U.S. Department of Energy -
Defining LED Useful Life
To provide an appropriate measure of useful life of an LED, a level of acceptable lumen depreciation must be chosen. At what point is the light level no longer meeting the needs of the application? The answer may differ depending on the application of the product. For a common application such as general lighting in an office environment, research has shown that the majority of occupants in a space will accept light level reductions of up to 30% with little notice, particularly if the reduction is gradual.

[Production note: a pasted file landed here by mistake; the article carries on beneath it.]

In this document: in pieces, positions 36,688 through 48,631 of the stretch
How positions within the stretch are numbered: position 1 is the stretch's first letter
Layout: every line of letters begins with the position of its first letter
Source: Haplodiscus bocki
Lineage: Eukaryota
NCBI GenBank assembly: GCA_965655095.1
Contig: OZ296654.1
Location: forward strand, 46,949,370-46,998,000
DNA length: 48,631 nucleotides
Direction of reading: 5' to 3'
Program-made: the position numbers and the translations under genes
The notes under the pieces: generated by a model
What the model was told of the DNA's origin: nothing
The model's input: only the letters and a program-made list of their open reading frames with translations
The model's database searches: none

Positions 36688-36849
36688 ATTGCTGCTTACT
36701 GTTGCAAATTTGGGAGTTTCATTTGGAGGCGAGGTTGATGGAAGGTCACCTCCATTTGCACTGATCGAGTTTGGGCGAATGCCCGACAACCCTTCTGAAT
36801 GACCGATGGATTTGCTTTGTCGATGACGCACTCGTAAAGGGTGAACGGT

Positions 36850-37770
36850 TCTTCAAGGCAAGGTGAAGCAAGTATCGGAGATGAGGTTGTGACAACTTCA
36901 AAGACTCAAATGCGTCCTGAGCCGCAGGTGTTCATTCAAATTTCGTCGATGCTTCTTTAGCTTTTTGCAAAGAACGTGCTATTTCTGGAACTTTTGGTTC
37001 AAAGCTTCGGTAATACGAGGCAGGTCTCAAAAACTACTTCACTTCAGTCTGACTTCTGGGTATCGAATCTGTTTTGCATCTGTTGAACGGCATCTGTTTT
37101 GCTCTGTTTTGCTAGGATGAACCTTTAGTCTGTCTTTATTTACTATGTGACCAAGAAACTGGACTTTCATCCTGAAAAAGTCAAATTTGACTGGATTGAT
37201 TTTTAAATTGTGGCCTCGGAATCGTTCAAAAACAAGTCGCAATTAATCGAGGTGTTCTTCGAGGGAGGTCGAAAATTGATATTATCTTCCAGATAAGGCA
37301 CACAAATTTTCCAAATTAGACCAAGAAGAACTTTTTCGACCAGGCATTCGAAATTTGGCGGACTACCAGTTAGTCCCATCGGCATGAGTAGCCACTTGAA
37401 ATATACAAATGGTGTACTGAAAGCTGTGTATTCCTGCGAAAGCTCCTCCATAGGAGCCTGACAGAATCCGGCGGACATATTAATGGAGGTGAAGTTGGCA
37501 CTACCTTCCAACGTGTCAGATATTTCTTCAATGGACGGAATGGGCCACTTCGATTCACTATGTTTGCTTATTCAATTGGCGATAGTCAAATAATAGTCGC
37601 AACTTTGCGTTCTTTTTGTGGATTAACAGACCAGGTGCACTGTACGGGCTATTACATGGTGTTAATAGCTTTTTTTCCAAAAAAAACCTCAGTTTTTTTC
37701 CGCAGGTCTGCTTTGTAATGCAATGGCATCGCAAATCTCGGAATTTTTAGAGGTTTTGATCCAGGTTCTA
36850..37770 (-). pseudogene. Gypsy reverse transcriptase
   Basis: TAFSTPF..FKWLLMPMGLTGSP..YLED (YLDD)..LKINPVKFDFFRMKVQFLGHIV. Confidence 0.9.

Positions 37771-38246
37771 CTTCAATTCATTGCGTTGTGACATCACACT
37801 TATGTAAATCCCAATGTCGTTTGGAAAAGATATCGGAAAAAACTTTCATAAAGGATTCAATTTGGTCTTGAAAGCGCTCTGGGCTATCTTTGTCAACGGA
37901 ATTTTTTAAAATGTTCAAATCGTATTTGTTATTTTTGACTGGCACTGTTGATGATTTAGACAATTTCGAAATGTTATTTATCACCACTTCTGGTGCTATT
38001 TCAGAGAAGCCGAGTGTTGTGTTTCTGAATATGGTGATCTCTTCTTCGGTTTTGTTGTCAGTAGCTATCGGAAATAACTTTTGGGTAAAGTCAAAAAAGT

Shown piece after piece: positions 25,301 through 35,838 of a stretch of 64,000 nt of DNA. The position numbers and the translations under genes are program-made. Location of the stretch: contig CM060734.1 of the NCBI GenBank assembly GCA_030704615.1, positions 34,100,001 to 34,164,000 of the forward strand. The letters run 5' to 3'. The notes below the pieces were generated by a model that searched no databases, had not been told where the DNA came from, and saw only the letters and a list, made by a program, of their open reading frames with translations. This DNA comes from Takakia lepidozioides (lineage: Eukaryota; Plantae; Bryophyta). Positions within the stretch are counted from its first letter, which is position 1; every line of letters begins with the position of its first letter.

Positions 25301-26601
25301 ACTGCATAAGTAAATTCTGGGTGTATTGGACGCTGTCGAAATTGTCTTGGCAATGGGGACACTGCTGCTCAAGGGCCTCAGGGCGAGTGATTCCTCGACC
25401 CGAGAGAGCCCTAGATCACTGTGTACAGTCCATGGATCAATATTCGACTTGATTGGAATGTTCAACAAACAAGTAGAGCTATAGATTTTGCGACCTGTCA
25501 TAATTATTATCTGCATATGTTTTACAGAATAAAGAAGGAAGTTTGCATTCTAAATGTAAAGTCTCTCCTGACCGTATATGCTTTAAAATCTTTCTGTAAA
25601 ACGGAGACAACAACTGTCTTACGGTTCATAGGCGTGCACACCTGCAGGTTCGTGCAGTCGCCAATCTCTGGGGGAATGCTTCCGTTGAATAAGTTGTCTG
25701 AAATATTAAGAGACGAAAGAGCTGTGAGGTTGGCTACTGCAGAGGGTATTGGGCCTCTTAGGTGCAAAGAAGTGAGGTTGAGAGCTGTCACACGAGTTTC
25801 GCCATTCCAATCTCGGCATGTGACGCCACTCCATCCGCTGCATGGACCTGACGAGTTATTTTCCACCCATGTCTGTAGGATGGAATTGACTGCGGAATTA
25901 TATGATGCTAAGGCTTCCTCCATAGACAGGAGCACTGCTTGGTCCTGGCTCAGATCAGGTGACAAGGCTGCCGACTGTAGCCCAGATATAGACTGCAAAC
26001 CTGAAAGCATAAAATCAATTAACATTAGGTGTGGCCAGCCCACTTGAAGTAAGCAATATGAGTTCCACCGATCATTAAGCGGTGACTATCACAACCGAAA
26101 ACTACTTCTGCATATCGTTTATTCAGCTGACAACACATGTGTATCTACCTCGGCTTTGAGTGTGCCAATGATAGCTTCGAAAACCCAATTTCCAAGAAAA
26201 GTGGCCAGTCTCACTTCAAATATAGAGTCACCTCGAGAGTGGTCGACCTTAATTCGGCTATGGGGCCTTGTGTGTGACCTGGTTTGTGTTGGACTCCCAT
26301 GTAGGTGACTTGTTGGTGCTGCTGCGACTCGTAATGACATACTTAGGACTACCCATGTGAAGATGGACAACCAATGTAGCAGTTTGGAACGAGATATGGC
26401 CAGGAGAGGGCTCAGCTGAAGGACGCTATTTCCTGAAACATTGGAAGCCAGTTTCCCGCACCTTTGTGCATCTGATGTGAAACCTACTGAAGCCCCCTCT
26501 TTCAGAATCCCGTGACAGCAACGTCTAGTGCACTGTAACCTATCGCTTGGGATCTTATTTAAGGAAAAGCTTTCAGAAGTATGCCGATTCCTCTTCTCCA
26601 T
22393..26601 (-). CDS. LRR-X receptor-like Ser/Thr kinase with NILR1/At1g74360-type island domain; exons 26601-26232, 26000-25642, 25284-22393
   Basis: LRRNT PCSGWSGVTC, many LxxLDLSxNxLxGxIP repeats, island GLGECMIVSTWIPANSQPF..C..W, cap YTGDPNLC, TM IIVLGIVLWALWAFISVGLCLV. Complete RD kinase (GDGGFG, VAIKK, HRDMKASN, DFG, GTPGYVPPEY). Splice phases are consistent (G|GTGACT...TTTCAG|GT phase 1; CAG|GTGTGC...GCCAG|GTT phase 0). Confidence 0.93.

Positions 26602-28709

Therefore a level of 70% of initial light level could be considered an appropriate threshold of useful life for general lighting. Based on this research, the Alliance for Solid State Illumination Systems and Technologies (ASSIST), a group led by the Lighting Research Center (LRC), recommends defining useful life as the point at which light output has declined to 70% of initial lumens (abbreviated as L70) for general lighting and 50% (L50) for LEDs used for decorative purposes. For some applications, a level higher than 70% may be required.